The Bank of England recently announced it has reached an agreement with the People’s Bank of China to establish a currency swap arrangement. That could make London the European hub of Renminbi trade, which has increased rapidly since currency restrictions were liberalized in 2010.
In Asia, direct trade in Renminbi has been underway for some years, and, as CCTV correspondent’s Tony Cheng reports, Thailand has seen a sharp rise in usage of China’s currency.
Money makes the World go round and for decades, that money has been US dollars. Increasingly however Renminbi is being used in direct trade.
And in Thailand, research by one of the Kingdom’s leading banks has shown Renminbi direct trade has increased five times in the past year. The growth area is between SME’s. 6 months ago Nutsakol Charoensatit set up a small company selling preserved fruits. Canned Durian and Mangosteen in syrup are his best sellers, and the main market is Southern China. He finds trading directly in Renminbi is actually more stable than dollars.
Nutsakol Charoensatit, Managing Director of Charoen Dessert Co., said, “Nowadays it is pretty good because the currency rate doesn’t swing too much, and if we do exchange we tend not to lose out because of currency fluctuations.”
Read More Here : Direct trade in RMB increases in Thailand – People’s Daily Online
Most analysts estimated that the yuan as of 2010 was still undervalued by 25 to 40 percent, which gives China a huge advantage in international trade. U.S. manufacturing groups blame the Chinese currency for a loss of more than 1 million jobs. If the United States formally labels China a currency manipulator it can claim that China uses a low-valued yuan to give it an unfair trade advantage and the yuan can be treated as subsidy that boosts duties on Chinese imports.
Non-Chinese have argued that a stronger yuan will not only help foreign countries it could benefit China by reducing its reliance on exports and generate strong demand at home, which some argue marks the path for more stable sustainable growth in the future. According to the Economist: “In the long run, a stronger yuan would benefit China’s economy—and the world’s—by helping shift growth from investment and exports towards consumption. It would boost consumers’ purchasing power and squeeze corporate profits, which have accounted for most of China’s excessive domestic savings.”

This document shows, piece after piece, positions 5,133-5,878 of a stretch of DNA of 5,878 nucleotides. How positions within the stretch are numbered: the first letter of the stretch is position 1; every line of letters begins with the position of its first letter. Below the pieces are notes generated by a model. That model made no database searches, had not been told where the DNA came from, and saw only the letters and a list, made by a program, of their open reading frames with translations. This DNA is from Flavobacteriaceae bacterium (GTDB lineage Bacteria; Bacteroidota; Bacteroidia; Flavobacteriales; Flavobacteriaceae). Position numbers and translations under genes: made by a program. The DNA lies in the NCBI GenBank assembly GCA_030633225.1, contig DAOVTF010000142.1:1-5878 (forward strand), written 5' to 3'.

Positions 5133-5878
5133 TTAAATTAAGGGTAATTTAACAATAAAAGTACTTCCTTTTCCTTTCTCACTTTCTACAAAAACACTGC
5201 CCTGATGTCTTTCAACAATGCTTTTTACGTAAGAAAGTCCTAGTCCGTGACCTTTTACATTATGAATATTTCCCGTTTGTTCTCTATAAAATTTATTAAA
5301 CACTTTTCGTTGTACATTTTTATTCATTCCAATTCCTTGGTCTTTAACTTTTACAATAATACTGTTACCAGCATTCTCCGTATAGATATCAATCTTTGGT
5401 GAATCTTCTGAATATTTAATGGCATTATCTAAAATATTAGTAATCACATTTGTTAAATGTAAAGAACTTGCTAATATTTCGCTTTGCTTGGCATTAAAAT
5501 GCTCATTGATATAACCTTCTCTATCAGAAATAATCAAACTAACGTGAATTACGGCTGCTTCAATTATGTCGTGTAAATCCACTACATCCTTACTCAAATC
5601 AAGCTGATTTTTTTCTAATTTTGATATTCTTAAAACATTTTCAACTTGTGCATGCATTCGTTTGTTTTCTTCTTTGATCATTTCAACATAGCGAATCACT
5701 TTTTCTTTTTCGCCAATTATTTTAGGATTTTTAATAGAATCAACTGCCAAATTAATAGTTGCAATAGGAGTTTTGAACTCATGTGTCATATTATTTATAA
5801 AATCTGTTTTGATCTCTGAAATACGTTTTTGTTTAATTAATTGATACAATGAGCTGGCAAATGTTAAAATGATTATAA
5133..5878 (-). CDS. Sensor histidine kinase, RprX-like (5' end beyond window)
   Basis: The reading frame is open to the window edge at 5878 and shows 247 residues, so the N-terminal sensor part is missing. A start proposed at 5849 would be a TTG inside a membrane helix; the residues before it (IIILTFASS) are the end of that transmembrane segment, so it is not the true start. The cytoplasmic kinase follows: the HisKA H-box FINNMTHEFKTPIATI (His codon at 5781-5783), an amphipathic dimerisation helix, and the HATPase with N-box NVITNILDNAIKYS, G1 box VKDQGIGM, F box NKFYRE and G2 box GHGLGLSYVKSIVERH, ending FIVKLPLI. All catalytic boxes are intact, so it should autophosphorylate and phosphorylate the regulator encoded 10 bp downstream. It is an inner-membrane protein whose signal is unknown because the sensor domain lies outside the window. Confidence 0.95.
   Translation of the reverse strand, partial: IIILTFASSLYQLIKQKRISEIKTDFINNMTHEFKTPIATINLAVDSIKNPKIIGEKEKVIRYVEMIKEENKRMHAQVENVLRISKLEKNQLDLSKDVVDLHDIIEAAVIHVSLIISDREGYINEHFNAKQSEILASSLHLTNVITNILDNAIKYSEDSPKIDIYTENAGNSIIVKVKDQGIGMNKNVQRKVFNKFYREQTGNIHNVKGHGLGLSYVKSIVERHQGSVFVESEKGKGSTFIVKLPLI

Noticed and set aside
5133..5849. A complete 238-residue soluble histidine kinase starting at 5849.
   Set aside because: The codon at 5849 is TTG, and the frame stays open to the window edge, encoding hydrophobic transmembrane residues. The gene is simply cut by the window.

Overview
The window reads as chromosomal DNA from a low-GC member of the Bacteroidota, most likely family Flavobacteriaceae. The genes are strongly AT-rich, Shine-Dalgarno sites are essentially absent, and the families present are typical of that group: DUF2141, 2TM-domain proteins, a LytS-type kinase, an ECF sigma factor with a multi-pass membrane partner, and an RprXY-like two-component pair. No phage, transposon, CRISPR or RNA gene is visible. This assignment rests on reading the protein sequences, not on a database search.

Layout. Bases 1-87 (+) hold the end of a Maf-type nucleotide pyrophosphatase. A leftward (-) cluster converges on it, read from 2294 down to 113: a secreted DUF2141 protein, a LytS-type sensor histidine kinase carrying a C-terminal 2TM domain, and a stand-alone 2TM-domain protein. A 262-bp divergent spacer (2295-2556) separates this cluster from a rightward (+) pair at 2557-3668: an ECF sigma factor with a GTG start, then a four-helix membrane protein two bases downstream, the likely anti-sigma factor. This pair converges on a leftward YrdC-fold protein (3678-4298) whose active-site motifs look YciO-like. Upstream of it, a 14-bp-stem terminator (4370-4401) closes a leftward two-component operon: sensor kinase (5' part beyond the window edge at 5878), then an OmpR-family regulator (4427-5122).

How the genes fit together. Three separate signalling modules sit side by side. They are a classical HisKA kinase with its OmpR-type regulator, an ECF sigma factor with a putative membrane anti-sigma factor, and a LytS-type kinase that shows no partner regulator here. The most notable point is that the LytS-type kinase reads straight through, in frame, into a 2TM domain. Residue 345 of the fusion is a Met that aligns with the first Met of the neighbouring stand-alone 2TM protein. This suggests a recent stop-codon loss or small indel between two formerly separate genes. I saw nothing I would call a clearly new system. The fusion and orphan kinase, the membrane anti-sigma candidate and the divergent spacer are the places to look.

How to go about increasing the value of the yuan is a matter of some debate. Increasing its value slowly would encourage speculators and create dangerous hot-money inflows. Raising it in a dramatic one-off increase would put many exporters out of business overnight.
According to the Economist:
‘Some Chinese economists warn that the benefits to the United States for the yuan revaluation are much exaggerated. In particular, a stronger yuan would not significantly reduce the U.S. trade deficit. There is little overlap between U.S. and Chinese production, so U.S. goods could not simply replace Chinese imports. Instead, consumers might end up paying more for imports…This would be like imposing a tax on U.S. consumers.”
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